This course examines energy systems (oil, gas, coal, hydroelectric, nuclear, and renewable) both historically and in the contemporary world, in terms of environmental and economic impacts, theories of technological change in their creation, deployment, and decommissioning, as well as public policy issues.

ENVS-2413. Social Dimensions of Climate Change

This course will introduce liberal arts students to the scientific basis of the problem of climate change, the social systems and dynamics at the root of the problem, and the measures necessary to avoid climate breakdown. There is no prerequisite for this course.

ENVS-3013. Global Environmental Politics

The modernist view is that knowledge leads to rational decisions. From an environmental perspective, however, this idea is seriously challenged. Never has society known so much about ecological and climate change; yet collective responses to these changes have failed to reverse the downward trends. This course examines this dynamic by examining the politics of the environmental crisis, and in particular the power struggles between those resisting change and those promoting alternative visions of a sustainable society. We consider how those alternative visions translate into public policy and how citizens can engage to make this happen. Prerequisite: Must have completed 30 credit hours of coursework.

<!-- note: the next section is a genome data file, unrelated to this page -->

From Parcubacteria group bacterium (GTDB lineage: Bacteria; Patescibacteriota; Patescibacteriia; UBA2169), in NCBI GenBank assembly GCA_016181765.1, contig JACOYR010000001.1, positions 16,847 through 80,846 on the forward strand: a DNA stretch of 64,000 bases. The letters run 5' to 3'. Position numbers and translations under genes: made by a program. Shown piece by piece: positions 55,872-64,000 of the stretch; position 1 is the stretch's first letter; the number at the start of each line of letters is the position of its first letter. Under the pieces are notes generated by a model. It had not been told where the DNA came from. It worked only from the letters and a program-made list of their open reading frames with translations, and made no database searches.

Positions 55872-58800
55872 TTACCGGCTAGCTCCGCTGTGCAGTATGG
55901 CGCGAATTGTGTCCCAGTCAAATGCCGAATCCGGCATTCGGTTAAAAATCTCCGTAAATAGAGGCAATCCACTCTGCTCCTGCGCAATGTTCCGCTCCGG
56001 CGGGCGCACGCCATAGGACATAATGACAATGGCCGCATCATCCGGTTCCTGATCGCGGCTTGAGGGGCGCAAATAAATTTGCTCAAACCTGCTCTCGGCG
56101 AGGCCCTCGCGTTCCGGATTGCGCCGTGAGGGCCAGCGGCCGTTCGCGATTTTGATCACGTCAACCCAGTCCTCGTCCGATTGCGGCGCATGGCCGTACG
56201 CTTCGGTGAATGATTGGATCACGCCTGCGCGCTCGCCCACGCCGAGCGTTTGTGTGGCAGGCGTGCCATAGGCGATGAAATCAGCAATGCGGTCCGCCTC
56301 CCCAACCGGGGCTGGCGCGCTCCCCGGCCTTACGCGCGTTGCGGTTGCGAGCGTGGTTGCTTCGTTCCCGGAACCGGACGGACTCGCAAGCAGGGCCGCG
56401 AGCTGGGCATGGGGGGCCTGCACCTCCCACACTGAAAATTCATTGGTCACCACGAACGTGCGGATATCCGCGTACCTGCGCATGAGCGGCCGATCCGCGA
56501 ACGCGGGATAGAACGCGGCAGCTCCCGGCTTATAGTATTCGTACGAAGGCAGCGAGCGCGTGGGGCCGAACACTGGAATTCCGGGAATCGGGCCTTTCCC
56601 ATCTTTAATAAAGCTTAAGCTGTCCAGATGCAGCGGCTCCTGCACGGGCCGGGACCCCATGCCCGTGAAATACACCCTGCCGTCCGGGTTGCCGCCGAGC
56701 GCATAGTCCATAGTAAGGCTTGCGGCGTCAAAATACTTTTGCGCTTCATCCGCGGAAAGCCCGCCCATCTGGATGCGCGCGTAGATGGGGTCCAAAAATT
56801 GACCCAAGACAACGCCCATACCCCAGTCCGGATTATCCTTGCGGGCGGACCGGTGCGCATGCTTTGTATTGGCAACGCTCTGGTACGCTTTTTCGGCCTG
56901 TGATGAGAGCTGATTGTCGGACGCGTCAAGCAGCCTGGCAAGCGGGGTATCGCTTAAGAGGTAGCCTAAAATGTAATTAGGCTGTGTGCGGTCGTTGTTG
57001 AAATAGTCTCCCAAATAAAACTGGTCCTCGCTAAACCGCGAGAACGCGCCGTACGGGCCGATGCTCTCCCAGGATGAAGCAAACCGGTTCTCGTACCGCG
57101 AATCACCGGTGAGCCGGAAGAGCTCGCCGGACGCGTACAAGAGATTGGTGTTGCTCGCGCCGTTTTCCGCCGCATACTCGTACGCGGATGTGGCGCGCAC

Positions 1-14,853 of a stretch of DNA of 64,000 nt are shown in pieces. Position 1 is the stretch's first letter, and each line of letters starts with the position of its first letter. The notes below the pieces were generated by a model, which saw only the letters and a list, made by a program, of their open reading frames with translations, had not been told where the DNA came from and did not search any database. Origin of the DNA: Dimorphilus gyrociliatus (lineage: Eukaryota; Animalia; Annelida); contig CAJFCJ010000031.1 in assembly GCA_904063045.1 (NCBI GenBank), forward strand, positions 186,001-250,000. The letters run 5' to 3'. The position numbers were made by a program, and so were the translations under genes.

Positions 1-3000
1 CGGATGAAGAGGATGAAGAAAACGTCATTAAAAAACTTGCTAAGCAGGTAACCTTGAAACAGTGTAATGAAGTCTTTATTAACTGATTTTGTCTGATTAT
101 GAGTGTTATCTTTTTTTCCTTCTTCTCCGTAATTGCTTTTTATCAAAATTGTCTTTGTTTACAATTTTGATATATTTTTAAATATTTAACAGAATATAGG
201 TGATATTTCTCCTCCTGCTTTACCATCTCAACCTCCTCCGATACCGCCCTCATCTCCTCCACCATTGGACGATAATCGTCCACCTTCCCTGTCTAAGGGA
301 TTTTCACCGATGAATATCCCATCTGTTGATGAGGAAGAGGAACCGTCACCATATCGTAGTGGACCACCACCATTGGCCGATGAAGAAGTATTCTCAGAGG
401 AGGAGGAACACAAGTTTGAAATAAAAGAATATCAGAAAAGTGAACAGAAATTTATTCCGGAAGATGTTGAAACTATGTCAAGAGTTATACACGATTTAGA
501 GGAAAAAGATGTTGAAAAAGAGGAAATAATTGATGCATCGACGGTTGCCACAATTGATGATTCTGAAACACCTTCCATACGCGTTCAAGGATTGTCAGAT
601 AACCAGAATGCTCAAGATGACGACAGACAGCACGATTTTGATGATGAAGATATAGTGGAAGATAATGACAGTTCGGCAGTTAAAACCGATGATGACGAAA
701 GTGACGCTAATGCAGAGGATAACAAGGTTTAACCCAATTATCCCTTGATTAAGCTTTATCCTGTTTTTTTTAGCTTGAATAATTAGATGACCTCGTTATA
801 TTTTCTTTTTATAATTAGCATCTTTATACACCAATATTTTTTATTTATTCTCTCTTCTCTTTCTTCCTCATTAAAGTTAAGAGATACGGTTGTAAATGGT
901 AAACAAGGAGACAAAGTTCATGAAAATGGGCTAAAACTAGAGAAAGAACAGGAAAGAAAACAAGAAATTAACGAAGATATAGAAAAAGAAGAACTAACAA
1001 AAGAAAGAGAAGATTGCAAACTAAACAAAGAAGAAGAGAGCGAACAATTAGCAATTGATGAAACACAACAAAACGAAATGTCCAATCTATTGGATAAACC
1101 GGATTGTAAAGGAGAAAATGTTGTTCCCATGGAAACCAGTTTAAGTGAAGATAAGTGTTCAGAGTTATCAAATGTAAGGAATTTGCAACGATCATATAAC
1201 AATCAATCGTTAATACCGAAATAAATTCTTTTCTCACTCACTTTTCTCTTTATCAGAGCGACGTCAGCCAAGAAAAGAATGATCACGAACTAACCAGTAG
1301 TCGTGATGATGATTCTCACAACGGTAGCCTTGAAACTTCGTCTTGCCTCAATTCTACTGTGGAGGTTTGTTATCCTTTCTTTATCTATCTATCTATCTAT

ENVS-3023. Environmental Praxis II

This course explores how alternative visions of the future translate into political action at the international, national, provincial, community, and personal levels. This involves an analysis of alternative theories of the nature of social change. A component of this course may be service learning. Prerequisites: ENVS 1013 and 1023, or permission of the instructor.

ENVS-3043. Canadian Environmental Law and Policy

To a great extent, the state of the natural environment in Canada depends on laws and policies adopted by municipal, provincial and federal governments. This course introduces students to these systems of government, the processes by which environmental laws and policies are developed, and the power relations that shape the outcomes. Topics include endangered species, toxic chemicals, plastics and global warming. Prerequisite: students must have completed 30 credit hours of courses before enrolling in this course.